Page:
There is a good vibe on the flight. Beers are flowing and so is the patter. The ‘seatbelts’ sign is on and the stewardess announces that all passengers should remain seated, ‘apart from the gentleman who has had to use the toilets, as he has an emergency situation.’ Cue hilarity in the cabin.

A few moments later, the poor guy emerges to loud cheers, looking suitably relieved, embarrassed and confused. As we approach the runway in Rome, a new awayday tradition kicks in again, the fans gradually building up the noise to a crescendo, until that moment when rubber hits tarmac, the trigger for bedlam as the by-now familiar ‘Doo, doo, doo, doo, roo,’ chant belts out across the aeroplane. Nutty but nice.

We’re out of the terminal and piling onto the coaches, which will take us into the city. We decide to find somewhere for lunch once we know where the drop-off point is. We would normally pick up one of the sight-seeing ‘hop-on hop-off’ tours to kill a few hours in the afternoon but we’ve already done Rome. I’m gobsmacked as Emma tells me that was the best part of a decade ago. Where did that go?

That trip in 2010 had been my second visit to the Eternal City. Five years earlier, my wife and I had arrived, totally by chance, on Palm Sunday, joining the crowds as they thronged to St Peter’s Square. We had spent hours in the baking sun, hoping for a glimpse of Pope John Paul II, stood below his room, his window-ledge bearing the maroon and gold drape, for so long in the fierce heat that I ended up looking even more like Quasimodo’s Lovechild than normal. Deformed face, the works.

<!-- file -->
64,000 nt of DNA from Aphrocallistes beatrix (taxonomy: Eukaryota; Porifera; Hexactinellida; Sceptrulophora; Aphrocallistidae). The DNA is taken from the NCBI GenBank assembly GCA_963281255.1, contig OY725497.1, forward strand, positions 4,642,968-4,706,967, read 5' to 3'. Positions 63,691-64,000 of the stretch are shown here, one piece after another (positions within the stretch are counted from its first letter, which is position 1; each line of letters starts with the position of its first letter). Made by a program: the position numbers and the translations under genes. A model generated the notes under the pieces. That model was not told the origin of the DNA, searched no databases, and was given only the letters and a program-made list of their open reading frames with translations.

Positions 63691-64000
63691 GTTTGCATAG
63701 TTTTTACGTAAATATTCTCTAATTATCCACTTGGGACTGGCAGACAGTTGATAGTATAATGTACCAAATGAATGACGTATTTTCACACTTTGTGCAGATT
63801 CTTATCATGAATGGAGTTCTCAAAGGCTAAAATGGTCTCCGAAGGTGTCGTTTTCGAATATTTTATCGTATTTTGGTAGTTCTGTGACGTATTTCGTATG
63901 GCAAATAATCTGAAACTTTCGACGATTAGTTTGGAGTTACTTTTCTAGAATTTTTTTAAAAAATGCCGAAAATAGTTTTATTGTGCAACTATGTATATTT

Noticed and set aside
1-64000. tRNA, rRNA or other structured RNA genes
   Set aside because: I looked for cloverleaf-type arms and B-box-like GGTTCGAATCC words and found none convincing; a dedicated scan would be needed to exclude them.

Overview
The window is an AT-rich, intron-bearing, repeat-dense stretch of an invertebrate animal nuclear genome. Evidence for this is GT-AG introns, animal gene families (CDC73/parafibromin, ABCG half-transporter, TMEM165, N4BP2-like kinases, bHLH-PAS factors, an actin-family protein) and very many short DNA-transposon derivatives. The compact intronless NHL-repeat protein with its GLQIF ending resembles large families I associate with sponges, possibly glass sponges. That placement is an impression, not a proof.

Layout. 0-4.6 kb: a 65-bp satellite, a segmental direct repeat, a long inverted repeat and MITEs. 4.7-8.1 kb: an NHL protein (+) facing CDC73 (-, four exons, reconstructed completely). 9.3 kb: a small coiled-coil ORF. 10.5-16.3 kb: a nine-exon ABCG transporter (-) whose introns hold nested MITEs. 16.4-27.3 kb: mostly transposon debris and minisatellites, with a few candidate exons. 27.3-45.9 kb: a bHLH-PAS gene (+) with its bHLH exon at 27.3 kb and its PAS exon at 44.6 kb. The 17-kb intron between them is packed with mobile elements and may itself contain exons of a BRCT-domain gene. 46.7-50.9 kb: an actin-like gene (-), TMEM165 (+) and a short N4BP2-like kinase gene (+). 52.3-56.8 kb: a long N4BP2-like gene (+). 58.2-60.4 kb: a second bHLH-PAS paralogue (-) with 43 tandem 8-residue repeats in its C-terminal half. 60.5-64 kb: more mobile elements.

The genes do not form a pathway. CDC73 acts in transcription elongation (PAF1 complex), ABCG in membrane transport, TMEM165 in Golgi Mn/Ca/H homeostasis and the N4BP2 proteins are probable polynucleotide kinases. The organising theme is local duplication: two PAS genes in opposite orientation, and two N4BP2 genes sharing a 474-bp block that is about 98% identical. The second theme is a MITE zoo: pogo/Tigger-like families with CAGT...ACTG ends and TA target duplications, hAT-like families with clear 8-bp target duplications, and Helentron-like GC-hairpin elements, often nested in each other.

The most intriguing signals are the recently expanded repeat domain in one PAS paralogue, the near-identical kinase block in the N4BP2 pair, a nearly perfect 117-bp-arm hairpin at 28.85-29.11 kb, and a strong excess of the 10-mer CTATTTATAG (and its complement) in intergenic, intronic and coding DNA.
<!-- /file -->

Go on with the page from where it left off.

Then finally it happened, the frail pontiff appearing briefly at his window to wave, for images which would be global within seconds. People around me were weeping openly. It would be the last time he would be seen in public, passing away two weeks later. Whilst my faith is important to me, I am not a deeply-religious man. But there was definitely something special about the original Polish ‘holy goalie’, God rest him.

That evening, Mr and Mrs Quasimodo made a different kind of pilgrimage. To Rome’s Stadio Olimpico. Who says that Scottish men are not romantic? It’s AS Roma v AC Milan. She is one lucky lady…I tell her as I usher her into an expensive seat in the main stand. The things I do for her.

Three months earlier, the visitors had ended Celtic’s participation in Europe, the goalless draw in Glasgow bringing our third and least successful Champions League campaign to an end. That had commenced in September 2004, with the unthinkable prospect of Henrik playing and scoring against his beloved Hoops, even before I had finished paying for the therapy required after his transfer to Barcelona the previous close-season. Then injury-time goals from Pippo Inzaghi and Andrea Pirlo in the San Siro, had scuppered our hopes of a first away point in the elite tournament.